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What Sherbourne Street used to look like in Toronto

Posted by Derek Flack / December 31, 2013

Sherbourne Street History TorontoSherbourne Street is about as diverse as they come, from the stately Rosedale mansions at its north end to the towers of St. James Town to the last bit of industry that hangs on near its southern tip at the lakefront. It's also one of Toronto's older streets, being one of the original thoroughfares in the town of York, the central hub of which was located east of Yonge in and around where the current day St. Lawrence Market sits.

Named in 1845 by Samuel Ridout after the town of his origin in England, Sherbourne would eventually grow into a street that housed the well established throughout much of the 19th century. Although not as opulent as Jarvis Street to the west (or at least through the stretch south of Bloor), it was nevertheless a desirable and rather pretty place to live. That would eventually change in the mid 20th century when the affluent left the area, larger houses were divided up, and eventually public housing was built in the form of the St. James Town in the 1960s.

Like many older Toronto streets, Sherbourne carries a significant industrial legacy. In the late 19th and early 20th centuries the Polson Iron Works were located at the foot of the street (this despite the current location of Polson Pier to the southeast), where huge steamships and dredgers were built, as well as a few other more bizarre nautical contraptions. The shipyards would close up in 1919, though the waterfront would remain largely industrial for years.

Today, Sherbourne is a street in transition. Where once there was industry, now there is sweeping redevelopment of the waterfront area. It's the first street in Toronto to receive dedicated bike lanes, and there are cautious signs of gentrification in an around Dundas and Sherbourne, an intersection notorious for crime.


20131230-sherbourne-carlton-1890s.jpgSherbourne and Carlton, 1890s

20131230-sherbourne-bridge-1890s.jpgSherbourne Bridge, 1890s

20131230-bloor-end-sherbourne-1907.jpgBloor terminating at Sherbourne, 1907

20131230-sw-corner-sherbourne-bloor-1912.jpgSouthwest corner of Sherbourne and Bloor, 1912

20131230-sherbourne-north-queen.jpgSherbourne looking north from Queen, 1913

20131230-polson-iron-works-1914.jpgPolson Iron Works at the foot of Sherbourne, 1914

20131230-sherbourne-bridge-1915.jpgSherbourne Bridge, 1915

20131230-bloor-sherbourne-1917-fill.jpgFilling in the valley near Bloor and Sherbourne, 1917

20131230-sherbourne-bloor-nw-1923.jpgNorthwest corner Sherbourne and Bloor, 1923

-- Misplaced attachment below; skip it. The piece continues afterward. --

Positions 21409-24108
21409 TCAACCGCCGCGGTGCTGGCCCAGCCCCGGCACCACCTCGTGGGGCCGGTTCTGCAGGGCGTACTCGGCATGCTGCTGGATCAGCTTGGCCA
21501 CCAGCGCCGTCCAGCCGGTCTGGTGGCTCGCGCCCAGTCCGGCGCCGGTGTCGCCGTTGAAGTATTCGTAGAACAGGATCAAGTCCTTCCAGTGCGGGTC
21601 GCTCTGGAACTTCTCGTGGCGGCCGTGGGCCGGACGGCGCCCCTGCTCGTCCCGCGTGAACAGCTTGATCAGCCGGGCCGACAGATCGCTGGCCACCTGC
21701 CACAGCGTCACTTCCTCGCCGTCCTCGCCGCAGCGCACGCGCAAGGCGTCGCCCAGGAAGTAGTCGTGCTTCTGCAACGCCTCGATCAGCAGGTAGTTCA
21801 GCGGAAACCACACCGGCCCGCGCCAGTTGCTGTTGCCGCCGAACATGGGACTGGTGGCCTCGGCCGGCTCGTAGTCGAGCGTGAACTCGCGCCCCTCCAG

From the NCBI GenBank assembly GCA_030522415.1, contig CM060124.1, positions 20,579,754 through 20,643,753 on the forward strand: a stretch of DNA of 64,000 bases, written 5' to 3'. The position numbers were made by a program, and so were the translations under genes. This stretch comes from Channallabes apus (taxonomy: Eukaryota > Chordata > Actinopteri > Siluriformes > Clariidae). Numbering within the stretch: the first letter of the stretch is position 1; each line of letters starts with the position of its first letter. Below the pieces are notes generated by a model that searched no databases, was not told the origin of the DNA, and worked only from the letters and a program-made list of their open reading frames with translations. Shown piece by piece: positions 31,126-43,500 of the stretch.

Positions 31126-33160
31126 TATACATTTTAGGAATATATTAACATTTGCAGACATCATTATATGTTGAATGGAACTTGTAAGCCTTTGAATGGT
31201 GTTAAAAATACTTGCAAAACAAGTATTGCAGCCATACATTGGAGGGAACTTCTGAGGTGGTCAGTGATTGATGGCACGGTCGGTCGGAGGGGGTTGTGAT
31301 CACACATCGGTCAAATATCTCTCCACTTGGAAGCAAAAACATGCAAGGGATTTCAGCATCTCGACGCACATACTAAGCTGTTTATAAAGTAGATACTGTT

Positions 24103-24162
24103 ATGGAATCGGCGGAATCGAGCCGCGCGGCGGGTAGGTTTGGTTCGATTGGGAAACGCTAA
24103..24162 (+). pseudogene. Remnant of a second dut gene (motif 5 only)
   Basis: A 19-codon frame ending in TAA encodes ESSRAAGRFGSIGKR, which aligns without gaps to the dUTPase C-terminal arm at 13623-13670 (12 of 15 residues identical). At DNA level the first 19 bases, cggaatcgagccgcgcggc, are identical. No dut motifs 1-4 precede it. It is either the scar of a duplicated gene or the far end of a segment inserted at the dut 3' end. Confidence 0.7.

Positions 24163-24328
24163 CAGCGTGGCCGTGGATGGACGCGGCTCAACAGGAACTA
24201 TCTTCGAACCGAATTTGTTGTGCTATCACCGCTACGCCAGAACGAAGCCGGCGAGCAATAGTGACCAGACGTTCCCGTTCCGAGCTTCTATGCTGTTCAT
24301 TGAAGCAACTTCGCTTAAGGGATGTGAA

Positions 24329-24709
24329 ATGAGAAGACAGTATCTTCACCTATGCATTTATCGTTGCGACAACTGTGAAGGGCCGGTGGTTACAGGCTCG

20131230-queen-sherbourne-george-st-ard-1923.jpgGeorge Street Yard near Queen and Sherbourne, 1923

20131230-sherbourne-st-fill-1926.jpgFill at the foot of Sherbourne, 1926

20131230-sherbourne-lakeshore-1926.jpgIndustry at the foot of Sherbourne, 1926

20131230-skyline-fleet-sherbourne-pre-29-f1548_s0393_it0009.jpgSkyline from southern end of Sherbourne, early 1930s

20131230-isabella-hotel-1945.jpgIsabella Hotel, 1945

20131230-607-611-sherbourne-1954.jpg607-611 Sherbourne, 1954

20131230-sherbourne-north-gerrard-1960s.jpgSherbourne north of Gerrard, 1960s

20131230-sherbourne-station-1965.jpgSherbourne subway station, 1965

20131230-james-town-1987.jpgSt. James Town, 1987

Photos from the Toronto Archives



cosmosuave / December 31, 2013 at 12:10 pm
Where was that Sherbourne bridge located? Near Bloor...
canuckone replying to a comment from cosmosuave / December 31, 2013 at 12:32 pm
The Sherbourne bridge in the photo crosses the Rosedale Valley north of Bloor.
Spike / December 31, 2013 at 12:38 pm
Let's hope that this street gets revitalized (and in a good, non-condo kind of way.)
Robert replying to a comment from Spike / December 31, 2013 at 01:25 pm
How would you propose to revitalize it without adding homes?
Godfrey Mallion / December 31, 2013 at 01:52 pm
The Sherbourne subway station opened in February, 1966. The intertwining of the YONGE Gloucester cars on the BLOOR line would last only 6 months.
Stef / December 31, 2013 at 02:33 pm
Gets uglier and uglier with each passing decade.
steve replying to a comment from Stef / December 31, 2013 at 03:21 pm
Not much beauty in the pictures presented here.
David C / December 31, 2013 at 04:34 pm
Your photo "George Street Yard near Queen and Sherbourne, 1923" this was actually photographed in the TTC's George Street Yard (Front and George and Frederick) and seems to show new streetcar rails (what the TTC now calls 'special work') being laid out in the Yard before being brought to Queen and Sherbourne.
urbanstica / January 1, 2014 at 12:47 pm
A stunning legacy of ugliness and failure.
junctionist / January 1, 2014 at 12:52 pm
"Isabella Hotel, 1945" shows the street to be quite beautiful with those mature trees soaring above the buildings. One sees many major Toronto streets before WWII lined with large, healthy trees between the sidewalk and roadway. There's a photo of Bloor and St. George in the archives where you can't even see any buildings the trees are so lush. That looks "world class", ironically from when Toronto was a much smaller city.
Pops / January 1, 2014 at 03:10 pm
The gold old days Before the crackheads,drunks, drug dealers, std infested hookers and losers in life infiltrated the area.
Rick replying to a comment from junctionist / January 2, 2014 at 10:53 am
Those were most likly elm trees which were all wiped out thanks to the Dutch Elm Tree disease.
cv replying to a comment from Pops / January 2, 2014 at 11:30 pm
And that is just our mayor!
cv replying to a comment from cv / January 2, 2014 at 11:31 pm
IN response to the crackheads, drunks, and drug dealers comment.

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